How to Set Up and Decorate a Small Home Office, According to Interior Designers

A tiny apartment can still be home to a polished work space.

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If you are fortunate enough to be working from home amidst the coronavirus pandemic, chances are you’re getting creative with your home office set-up. With less open space than a traditional office — as well as distracting temptations including a TV, comfy bed and unlimited snacks — your home may be hindering your productivity.

To help solve your WFH office woes, we consulted three expert interior designers and decorators about how best to set up and decorate a work space in a small apartment or house. Thankfully, it’s entirely feasible to establish and differentiate office from living space, no matter if you live in a studio or classic eight apartment. In fact, a work space can take up as little as 12 square feet, according to Heia Studio Co-Founder Colin Clark.

Ditch your ironing board desk and keep reading for expert tips on how to set up an efficient office in a small home.

Set boundaries.

As a general rule, delineating your living from your work space will help get your mind in “office mode” and increase productivity. Danielle Blundell, home director at the Apartment Therapy, recommends separating your home — even if it’s a one-room studio apartment — into different zones. “One for work, one for sleep, one for eating,” she says. “Each of these areas should feel as physically separate as possible and you should try not to use these zones beyond their intended purposes.”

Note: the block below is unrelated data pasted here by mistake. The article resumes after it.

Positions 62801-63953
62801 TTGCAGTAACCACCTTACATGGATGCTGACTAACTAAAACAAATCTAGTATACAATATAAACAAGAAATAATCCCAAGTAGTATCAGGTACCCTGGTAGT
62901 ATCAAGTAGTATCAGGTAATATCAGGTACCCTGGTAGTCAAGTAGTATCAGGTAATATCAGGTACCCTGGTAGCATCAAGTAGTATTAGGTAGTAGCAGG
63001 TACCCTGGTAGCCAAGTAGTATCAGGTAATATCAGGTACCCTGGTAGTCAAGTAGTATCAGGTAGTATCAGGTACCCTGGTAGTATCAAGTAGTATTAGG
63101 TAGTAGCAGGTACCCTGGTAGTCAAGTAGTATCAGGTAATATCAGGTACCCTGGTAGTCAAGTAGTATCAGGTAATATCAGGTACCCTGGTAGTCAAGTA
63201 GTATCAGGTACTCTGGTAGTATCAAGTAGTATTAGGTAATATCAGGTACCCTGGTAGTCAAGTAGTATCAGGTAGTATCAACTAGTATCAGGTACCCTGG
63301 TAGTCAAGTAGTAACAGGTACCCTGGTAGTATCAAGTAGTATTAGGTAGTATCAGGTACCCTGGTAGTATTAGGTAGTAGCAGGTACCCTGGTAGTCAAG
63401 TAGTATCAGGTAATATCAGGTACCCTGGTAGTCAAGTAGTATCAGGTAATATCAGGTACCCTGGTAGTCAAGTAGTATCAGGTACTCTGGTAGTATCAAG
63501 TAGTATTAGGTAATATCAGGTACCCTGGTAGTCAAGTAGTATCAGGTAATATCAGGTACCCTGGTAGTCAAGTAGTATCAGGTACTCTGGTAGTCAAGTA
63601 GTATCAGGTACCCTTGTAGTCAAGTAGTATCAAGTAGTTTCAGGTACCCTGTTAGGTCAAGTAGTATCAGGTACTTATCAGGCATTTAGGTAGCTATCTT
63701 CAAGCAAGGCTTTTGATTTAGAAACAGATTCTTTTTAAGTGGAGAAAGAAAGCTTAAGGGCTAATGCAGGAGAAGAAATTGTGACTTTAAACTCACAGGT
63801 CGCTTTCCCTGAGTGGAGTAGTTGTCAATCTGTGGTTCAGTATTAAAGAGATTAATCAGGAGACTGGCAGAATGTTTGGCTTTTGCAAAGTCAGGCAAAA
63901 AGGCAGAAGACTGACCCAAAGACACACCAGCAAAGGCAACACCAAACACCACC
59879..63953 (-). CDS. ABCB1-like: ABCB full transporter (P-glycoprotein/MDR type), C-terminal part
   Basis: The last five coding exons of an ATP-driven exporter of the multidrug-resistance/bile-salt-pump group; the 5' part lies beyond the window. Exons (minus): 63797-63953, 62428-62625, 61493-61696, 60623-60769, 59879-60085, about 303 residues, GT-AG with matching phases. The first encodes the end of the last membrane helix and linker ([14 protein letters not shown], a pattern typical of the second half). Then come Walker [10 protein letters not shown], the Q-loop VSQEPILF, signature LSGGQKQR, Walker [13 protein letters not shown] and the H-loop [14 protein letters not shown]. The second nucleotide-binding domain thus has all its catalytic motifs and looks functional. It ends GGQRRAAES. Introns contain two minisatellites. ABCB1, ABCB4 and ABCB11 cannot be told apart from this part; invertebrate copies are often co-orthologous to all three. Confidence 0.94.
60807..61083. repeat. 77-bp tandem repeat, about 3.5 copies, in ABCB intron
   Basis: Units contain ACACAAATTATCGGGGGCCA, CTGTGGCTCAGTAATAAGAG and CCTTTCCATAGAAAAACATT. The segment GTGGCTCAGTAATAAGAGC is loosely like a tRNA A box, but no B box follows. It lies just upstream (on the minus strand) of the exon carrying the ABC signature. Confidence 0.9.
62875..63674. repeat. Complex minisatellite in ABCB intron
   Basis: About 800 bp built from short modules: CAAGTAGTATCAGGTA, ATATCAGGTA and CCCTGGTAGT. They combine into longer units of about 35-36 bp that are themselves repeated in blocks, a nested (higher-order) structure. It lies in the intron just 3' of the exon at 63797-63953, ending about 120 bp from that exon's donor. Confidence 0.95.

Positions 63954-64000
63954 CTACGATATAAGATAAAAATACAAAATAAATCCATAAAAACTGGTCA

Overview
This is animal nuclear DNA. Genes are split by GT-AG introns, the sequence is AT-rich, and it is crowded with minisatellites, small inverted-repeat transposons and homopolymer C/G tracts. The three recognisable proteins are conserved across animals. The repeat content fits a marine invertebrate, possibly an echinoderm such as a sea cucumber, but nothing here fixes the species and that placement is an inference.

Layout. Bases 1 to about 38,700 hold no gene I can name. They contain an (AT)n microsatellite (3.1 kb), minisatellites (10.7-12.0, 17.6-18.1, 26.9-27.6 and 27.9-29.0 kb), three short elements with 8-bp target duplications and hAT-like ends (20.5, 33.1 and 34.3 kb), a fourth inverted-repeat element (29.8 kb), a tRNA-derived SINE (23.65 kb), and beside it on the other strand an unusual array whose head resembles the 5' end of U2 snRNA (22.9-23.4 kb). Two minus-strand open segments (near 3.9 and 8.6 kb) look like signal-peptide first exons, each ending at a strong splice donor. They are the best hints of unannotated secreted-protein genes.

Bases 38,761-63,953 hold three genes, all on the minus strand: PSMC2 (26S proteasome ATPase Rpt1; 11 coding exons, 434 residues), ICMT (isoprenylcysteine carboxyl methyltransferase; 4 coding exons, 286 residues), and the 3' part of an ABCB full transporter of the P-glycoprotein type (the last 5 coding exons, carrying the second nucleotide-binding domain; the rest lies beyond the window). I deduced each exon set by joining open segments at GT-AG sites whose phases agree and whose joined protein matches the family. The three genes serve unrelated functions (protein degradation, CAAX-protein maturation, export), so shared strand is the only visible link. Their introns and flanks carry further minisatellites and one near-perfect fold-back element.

To do this, Blundell suggests a folding screen or room divider to physically section zones off. Or, use a bar cart or similar wheeled cart as a place to keep office supplies (The Container Store’s 3-Tier Rolling Cart prices at only $30 USD). At the end of the day, wheeling the cart out of your living space creates the illusion of packing up and going home.

If you’re looking to make a more permanent change, Decorist Interior Designer Emerie Forehand proposes differentiating wall colors as an effective way to delineate space. “Try color blocking — add a pop of color behind your desk or sofa,” she says. For those hesitant to take the plunge, separating work from living space with area rugs also helps.

Establish a desk.

If your home can’t accommodate a standalone desk, retailers such as IKEA offer space-saving shelving that doubles as a table. Clark points shoppers in the direction of the affordable IKEA ALGOT Wall Upright Shelf, the slightly higher-end EQ3 Asterix Ladder Desk or the customizable Vitsoe 606 Universal Shelving System (a bigger investment) to start. A single wall-mounted shelf will do the trick, too — just make sure it’s at least one foot deep, Blundell recommends.